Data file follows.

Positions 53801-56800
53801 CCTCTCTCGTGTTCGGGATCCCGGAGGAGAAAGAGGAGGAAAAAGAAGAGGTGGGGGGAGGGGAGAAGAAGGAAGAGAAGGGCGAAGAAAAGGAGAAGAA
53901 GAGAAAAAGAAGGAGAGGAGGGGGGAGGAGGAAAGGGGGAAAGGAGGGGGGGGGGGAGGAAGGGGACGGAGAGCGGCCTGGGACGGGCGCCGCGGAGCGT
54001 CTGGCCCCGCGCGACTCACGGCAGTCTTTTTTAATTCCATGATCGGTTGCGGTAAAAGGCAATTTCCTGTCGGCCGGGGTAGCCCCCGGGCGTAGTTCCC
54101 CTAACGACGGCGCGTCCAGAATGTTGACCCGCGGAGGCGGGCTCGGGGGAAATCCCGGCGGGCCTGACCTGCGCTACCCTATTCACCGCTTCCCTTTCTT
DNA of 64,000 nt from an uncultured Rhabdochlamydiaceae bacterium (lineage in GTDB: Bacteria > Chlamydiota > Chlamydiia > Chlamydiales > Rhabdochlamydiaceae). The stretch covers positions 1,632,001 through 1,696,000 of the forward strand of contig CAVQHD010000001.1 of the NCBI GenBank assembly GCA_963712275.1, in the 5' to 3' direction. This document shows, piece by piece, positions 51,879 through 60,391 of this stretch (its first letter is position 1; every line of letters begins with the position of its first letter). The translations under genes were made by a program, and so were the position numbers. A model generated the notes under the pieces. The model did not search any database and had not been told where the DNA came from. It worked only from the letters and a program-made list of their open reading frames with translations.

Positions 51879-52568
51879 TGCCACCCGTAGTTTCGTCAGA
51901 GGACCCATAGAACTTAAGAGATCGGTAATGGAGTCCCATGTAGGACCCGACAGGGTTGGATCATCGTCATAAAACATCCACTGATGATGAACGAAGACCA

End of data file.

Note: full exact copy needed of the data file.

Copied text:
Positions 53801-56800
53801 CCTCTCTCGTGTTCGGGATCCCGGAGGAGAAAGAGGAGGAAAAAGAAGAGGTGGGGGGAGGGGAGAAGAAGGAAGAGAAGGGCGAAGAAAAGGAGAAGAA
53901 GAGAAAAAGAAGGAGAGGAGGGGGGAGGAGGAAAGGGGGAAAGGAGGGGGGGGGGGAGGAAGGGGACGGAGAGCGGCCTGGGACGGGCGCCGCGGAGCGT
54001 CTGGCCCCGCGCGACTCACGGCAGTCTTTTTTAATTCCATGATCGGTTGCGGTAAAAGGCAATTTCCTGTCGGCCGGGGTAGCCCCCGGGCGTAGTTCCC
54101 CTAACGACGGCGCGTCCAGAATGTTGACCCGCGGAGGCGGGCTCGGGGGAAATCCCGGCGGGCCTGACCTGCGCTACCCTATTCACCGCTTCCCTTTCTT
DNA of 64,000 nt from an uncultured Rhabdochlamydiaceae bacterium (lineage in GTDB: Bacteria > Chlamydiota > Chlamydiia > Chlamydiales > Rhabdochlamydiaceae). The stretch covers positions 1,632,001 through 1,696,000 of the forward strand of contig CAVQHD010000001.1 of the NCBI GenBank assembly GCA_963712275.1, in the 5' to 3' direction. This document shows, piece by piece, positions 51,879 through 60,391 of this stretch (its first letter is position 1; every line of letters begins with the position of its first letter). The translations under genes were made by a program, and so were the position numbers. A model generated the notes under the pieces. The model did not search any database and had not been told where the DNA came from. It worked only from the letters and a program-made list of their open reading frames with translations.

Positions 51879-52568
51879 TGCCACCCGTAGTTTCGTCAGA
51901 GGACCCATAGAACTTAAGAGATCGGTAATGGAGTCCCATGTAGGACCCGACAGGGTTGGATCATCGTCATAAAACATCCACTGATGATGAACGAAGACCA